As we approach the start date for the Site Evaluation Committee’s adjudicatory hearings on Northern Pass it is clear that opposition to the 192-mile transmission line that will tear across New Hampshire is increasing significantly. Let’s look at the results of polling the University of New Hampshire Survey Center has done on Northern Pass the past few years.
Two years ago more New Hampshire residents supported Northern Pass than opposed it, with 42 percent supporting and 34 percent opposed. That support began to slip later in 2015, and the downward trend continued in 2016, with 39 percent of those polled actually opposing Northern Pass and only 35 percent supporting.
Today? Northern Pass is underwater and sinking fast. A UNH poll released last month revealed opposition is accelerating this year, with 42 percent opposing Northern Pass and only 34 percent supporting it. That’s a 16 point swing against Northern Pass in less than two years.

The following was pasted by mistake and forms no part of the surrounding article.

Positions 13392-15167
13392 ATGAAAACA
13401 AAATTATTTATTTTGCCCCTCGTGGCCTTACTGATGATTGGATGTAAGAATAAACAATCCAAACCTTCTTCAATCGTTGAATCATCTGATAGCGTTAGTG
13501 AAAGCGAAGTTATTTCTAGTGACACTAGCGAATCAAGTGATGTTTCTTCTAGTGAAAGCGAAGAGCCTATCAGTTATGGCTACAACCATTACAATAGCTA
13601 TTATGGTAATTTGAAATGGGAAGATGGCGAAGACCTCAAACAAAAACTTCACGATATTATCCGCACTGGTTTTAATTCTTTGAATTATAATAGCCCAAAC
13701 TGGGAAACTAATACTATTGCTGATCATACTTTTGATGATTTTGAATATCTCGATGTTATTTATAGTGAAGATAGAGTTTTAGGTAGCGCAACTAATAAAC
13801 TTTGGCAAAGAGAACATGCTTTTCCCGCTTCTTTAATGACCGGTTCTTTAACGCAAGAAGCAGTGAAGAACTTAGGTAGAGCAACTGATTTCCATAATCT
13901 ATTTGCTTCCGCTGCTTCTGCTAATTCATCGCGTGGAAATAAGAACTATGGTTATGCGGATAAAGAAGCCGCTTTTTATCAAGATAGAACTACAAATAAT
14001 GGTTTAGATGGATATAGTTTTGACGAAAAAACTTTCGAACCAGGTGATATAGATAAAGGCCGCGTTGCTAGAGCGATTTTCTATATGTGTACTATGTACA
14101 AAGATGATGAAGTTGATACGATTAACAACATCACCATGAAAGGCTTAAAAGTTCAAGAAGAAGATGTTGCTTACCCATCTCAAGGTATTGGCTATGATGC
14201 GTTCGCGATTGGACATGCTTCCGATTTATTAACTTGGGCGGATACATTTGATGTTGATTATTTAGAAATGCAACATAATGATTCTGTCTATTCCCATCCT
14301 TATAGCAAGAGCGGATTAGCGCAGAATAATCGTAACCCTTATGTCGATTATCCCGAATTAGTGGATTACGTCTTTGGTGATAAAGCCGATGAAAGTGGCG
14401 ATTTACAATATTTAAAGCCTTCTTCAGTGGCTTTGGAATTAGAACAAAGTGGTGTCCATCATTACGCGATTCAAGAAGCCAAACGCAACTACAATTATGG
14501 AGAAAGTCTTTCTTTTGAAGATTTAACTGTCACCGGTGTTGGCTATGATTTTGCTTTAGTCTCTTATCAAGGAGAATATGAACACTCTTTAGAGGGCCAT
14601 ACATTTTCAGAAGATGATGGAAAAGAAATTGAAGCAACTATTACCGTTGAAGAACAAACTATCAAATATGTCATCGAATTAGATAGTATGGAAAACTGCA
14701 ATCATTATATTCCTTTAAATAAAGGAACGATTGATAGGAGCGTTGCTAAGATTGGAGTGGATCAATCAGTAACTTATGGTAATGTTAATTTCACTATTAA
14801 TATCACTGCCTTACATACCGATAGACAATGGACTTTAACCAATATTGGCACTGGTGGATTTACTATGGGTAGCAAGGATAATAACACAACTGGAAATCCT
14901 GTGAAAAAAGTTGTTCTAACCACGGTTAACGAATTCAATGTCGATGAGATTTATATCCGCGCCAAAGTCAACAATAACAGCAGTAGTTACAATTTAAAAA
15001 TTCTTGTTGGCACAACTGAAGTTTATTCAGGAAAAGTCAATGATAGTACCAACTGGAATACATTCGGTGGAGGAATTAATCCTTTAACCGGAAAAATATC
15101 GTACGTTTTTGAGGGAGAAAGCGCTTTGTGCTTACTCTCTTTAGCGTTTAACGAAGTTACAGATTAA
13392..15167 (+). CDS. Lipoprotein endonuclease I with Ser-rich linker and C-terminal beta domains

If you don’t believe those numbers, then believe this. Just this month volunteers submitted a petition to the Site Evaluation Committee with 3,465 signatures from people throughout New Hampshire opposing Northern Pass.
It’s no wonder public opinion is trending against Northern Pass. With the cost of power dropping in New Hampshire, increasing questions about whether New Hampshire ratepayers will be made to pay for the project, and more and more New Hampshire residents and businesses recognizing that the permanent damage to our landscape, fragile wetlands, property values and tourism industry that will occur from constructing 192 miles of towers and lines, it’s becoming increasingly clear that Northern Pass just isn’t worth it.
At the same time people in Quebec are beginning to organize against Northern Pass, in part because the Quebec portion of the transmission lines would cut through the Hereford Forest conservation area. "’It's a movement that is beginning, expanding and growing,’ says Nature Québec CEO Christian Simard.”
The people of New Hampshire and Quebec know that Northern Pass serves no public purpose and is a threat to the environment. Will their elected officials listen?